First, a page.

The Gov­ern­ment’s per­cep­tion prob­lem was only go­ing to get big­ger when the Crown accounts were pub­lished the next day, re­veal­ing a $5.5 bil­lion sur­plus. With a sur­plus that big, mo­torists aren’t in­ter­ested in hear­ing all the fis­cal ins and outs of why the two – petrol taxes and sur­pluses – are un­re­lated. Es­pe­cially when cou­pled with the fact that the Gov­ern­ment col­lected a stag­ger­ing $1.9 bil­lion in fuel ex­cise last year.

But while it was po­lit­i­cally ex­pe­di­ent for Ardern to talk tough on petrol prices, it also high­lights the size of the headache ahead.

There is ac­tu­ally noth­ing de­sir­able about lower petrol prices in terms of this Gov­ern­ment’s cli­mate change poli­cies.

The op­po­site is in fact true – that if we want to de­crease our re­liance on fos­sil fu­els, petrol prices will need to go up – and taxes will be a part of the mix to achieve that.

But Ardern on Mon­day opted for the po­lit­i­cal ex­pe­di­ency of kick­ing that can down the road.

Ihave had a mi­nor mid-life cri­sis re­cently fol­low­ing a friend telling me I was start­ing to look like a cer­tain Mayor from just down the road and as a con­se­quence I have pur­chased a sec­ond-hand bike and started pedalling into work from Clyde when my sched­ule al­lows.

Bik­ing lets the rider see a lot of things you don’t nor­mally see and al­lows time to muse upon what has been seen.

One day I no­ticed some­thing un­der a tree on the Rail Trail in Alexan­dra. Ac­tu­ally, it was a num­ber of some­things, seven or eight tidily wrapped doggy poo bags all in a neat pile, all the same colour, ap­pear­ing to all have been placed by the same per­son.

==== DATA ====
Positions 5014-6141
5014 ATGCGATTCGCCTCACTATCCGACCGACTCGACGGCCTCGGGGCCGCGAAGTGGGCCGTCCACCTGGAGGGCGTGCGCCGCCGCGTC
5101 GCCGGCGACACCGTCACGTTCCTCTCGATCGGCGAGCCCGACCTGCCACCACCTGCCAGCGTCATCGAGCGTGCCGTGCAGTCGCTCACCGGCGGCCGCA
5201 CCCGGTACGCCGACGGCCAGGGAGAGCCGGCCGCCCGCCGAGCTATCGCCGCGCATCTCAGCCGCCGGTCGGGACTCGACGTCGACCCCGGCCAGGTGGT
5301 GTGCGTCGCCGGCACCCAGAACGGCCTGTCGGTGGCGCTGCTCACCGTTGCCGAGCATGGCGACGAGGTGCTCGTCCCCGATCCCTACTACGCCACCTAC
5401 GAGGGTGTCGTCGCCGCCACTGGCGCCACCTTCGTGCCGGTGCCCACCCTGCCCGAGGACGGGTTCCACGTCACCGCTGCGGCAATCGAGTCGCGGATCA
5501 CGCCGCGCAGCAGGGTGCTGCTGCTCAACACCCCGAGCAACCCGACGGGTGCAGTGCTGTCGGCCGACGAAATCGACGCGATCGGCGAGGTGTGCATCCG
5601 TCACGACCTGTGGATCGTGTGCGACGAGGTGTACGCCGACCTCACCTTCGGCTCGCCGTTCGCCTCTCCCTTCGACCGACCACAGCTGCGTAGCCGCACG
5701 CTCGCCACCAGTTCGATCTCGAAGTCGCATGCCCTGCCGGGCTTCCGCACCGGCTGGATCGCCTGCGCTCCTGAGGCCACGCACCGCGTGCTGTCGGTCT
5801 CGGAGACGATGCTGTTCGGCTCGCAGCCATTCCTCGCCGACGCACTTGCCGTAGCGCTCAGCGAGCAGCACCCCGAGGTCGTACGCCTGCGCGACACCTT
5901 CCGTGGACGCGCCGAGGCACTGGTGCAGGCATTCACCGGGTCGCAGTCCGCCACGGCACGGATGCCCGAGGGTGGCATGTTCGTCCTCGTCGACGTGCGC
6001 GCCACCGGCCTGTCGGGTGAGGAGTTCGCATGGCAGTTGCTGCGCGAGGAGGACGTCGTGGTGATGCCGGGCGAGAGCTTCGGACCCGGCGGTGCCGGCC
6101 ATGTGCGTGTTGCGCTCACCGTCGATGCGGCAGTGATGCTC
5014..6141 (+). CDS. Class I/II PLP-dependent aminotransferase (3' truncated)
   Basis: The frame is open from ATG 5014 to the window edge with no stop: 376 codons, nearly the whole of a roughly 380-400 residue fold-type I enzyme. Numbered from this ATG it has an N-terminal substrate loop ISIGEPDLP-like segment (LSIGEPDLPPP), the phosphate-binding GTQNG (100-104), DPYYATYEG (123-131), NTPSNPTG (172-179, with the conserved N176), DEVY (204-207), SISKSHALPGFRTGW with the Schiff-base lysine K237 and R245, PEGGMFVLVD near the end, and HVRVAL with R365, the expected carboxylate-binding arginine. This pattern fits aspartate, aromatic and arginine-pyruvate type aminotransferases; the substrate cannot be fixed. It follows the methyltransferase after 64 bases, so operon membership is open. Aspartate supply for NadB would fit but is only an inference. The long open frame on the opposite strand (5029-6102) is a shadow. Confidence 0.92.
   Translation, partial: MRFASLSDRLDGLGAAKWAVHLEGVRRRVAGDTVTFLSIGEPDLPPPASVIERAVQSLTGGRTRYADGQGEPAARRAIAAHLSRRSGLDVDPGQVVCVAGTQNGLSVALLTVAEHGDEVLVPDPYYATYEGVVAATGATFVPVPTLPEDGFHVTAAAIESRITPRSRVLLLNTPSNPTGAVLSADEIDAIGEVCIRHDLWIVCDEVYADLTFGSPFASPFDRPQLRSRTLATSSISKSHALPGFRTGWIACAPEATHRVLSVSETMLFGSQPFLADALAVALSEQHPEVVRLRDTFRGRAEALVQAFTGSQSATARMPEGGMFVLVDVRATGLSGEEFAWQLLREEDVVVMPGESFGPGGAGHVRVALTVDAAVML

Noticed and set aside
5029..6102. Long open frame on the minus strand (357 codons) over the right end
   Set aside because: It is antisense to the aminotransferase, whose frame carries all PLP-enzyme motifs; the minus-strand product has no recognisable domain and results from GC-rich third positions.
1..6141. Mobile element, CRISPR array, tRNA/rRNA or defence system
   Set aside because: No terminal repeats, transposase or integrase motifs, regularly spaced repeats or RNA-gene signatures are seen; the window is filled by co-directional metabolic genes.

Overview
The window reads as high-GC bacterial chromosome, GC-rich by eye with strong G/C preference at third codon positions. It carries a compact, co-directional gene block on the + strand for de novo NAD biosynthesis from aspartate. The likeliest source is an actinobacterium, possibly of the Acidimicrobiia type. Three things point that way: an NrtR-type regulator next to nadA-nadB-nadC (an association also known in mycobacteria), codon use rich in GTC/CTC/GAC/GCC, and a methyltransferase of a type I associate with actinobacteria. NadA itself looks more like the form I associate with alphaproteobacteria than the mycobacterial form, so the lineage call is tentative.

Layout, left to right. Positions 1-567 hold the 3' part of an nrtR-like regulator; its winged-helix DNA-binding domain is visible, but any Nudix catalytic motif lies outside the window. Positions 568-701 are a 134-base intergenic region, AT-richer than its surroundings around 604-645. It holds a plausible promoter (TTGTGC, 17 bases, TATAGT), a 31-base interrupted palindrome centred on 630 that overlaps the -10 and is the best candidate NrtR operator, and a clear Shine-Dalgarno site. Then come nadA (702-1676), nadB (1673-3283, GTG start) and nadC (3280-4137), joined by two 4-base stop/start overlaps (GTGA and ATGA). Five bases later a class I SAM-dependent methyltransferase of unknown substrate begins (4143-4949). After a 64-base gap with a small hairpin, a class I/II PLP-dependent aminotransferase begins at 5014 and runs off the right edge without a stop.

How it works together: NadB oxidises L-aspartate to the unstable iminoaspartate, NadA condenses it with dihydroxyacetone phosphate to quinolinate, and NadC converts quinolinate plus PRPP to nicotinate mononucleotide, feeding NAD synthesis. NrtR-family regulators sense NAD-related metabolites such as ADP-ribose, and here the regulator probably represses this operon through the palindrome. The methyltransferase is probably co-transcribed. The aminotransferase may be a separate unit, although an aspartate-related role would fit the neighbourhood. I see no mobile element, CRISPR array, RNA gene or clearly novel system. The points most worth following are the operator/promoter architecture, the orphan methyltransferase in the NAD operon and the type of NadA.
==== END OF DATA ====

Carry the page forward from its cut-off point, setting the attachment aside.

As I car­ried on, I tried to un­der­stand the per­son who had done this (pre­sum­ing it was just one per­son). I guessed they had got their dog and bags and headed for a stroll. The dog had done what dogs do and the owner com­mend­ably stopped, picked up the un­pleas­ant­ness, tied the bag up and car­ried on. 100 per cent good cit­i­zen so far.

Then, and this bit baf­fles me, go­ing to those ef­forts, they threw that and sub­se­quent bags un­der a tree and wan­dered on. I can’t even start to un­der­stand this be­hav­iour.

I got to think­ing that this si­t­u­a­tion might pro­vide a worth­while thought ex­er­cise for any­one con­sid­er­ing putting their hand up in the lo­cal body elec­tions in just over a year’s time.

So, if that could be you, here’s a starter for ten. What do you think the coun­cil’s re­ac­tion to this si­t­u­a­tion should be?

Firstly, a ser­vice call to the coun­cil will get a con­trac­tor to clean up the mess, or you could do what I did and go back to clean it up your­self (to find some­one had al­ready done so).

But that is not an ideal longterm so­lu­tion.

So should coun­cil in­stall bins with bags near this spot, so that peo­ple walk­ing dogs on the trail have some­where to de­posit their dog’s busi­ness?

That would seem prac­ti­cal, but if we put one there, do we put one at the other end, and in